Wednesday, December 3, 2008

Principles of FAST Encoding

I've been working with the FAST protocol recently, and have been very impressed with its performance. FAST is a compression standard used largely in the market data industry, but has obvious applications in distributed computing due to its high compression, low latency algorithm.

How is FAST so effective at compression? Its not rocket science. FAST uses four core principles that many of us have thought of before:

Implicit Tagging
Tagging the beginning and end of each field, as is done in FIX and XML, is obviously wasteful. Instead FAST encoders and decoders agree upon the field order ahead of time, so that these delimiters are unnecessary.

Encode Variable-Length Data
It is common to pass around PODS, or Plain Old Data Structures between messaging partners. It is even thought to be efficient. But why send all 8 bytes for a 64-bit integer with a value of 0? Zero is a value which can be expressed in a single byte. Extreme cases like this are more common than you would think, and very wasteful. Instead FAST uses stop-bit encoding, in which the most significant bit of each byte is a stop bit. When a 1 is encountered in the stop bit, the end of the field has been reached. Decoders calculate values by a combination of masking and shifting. Zero is always a single byte.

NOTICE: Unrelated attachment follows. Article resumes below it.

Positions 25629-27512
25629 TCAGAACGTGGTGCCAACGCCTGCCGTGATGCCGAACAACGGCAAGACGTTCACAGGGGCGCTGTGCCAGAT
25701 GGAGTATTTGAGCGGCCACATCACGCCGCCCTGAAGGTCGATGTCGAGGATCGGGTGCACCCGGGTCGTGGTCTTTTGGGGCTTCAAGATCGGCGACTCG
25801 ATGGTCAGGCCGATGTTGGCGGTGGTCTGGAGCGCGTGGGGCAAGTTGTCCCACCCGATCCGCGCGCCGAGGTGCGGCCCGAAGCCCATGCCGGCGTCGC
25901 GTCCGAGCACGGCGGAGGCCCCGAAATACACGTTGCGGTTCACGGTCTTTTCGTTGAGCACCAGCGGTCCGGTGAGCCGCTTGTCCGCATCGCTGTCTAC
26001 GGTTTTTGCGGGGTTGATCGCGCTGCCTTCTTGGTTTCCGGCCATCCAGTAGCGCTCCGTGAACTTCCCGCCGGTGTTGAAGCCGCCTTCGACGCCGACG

Don't Encode Certain Instances
By various means, we can often deduce a field value, because it is unchanged from the previous sample, or a default value. Instead FAST encoders and decoders agree upon a deduction algorithm likely to be fruitful for each field ahead of time.

Encode only Part of a Value
When the size of the field is larger than the change between samples, it makes little sense to encode the whole. Instead FAST encoders can encode a delta value, while a decoder can apply that delta value to a previous value.

Using these 4 simple principles, FAST has come up with some impressive results.

Want to learn more, including strategies for improved FAST compression? Consider enrolling in my Introduction To FAST training course.

Implementing FAST on your own? Consider hiring OCI to help.

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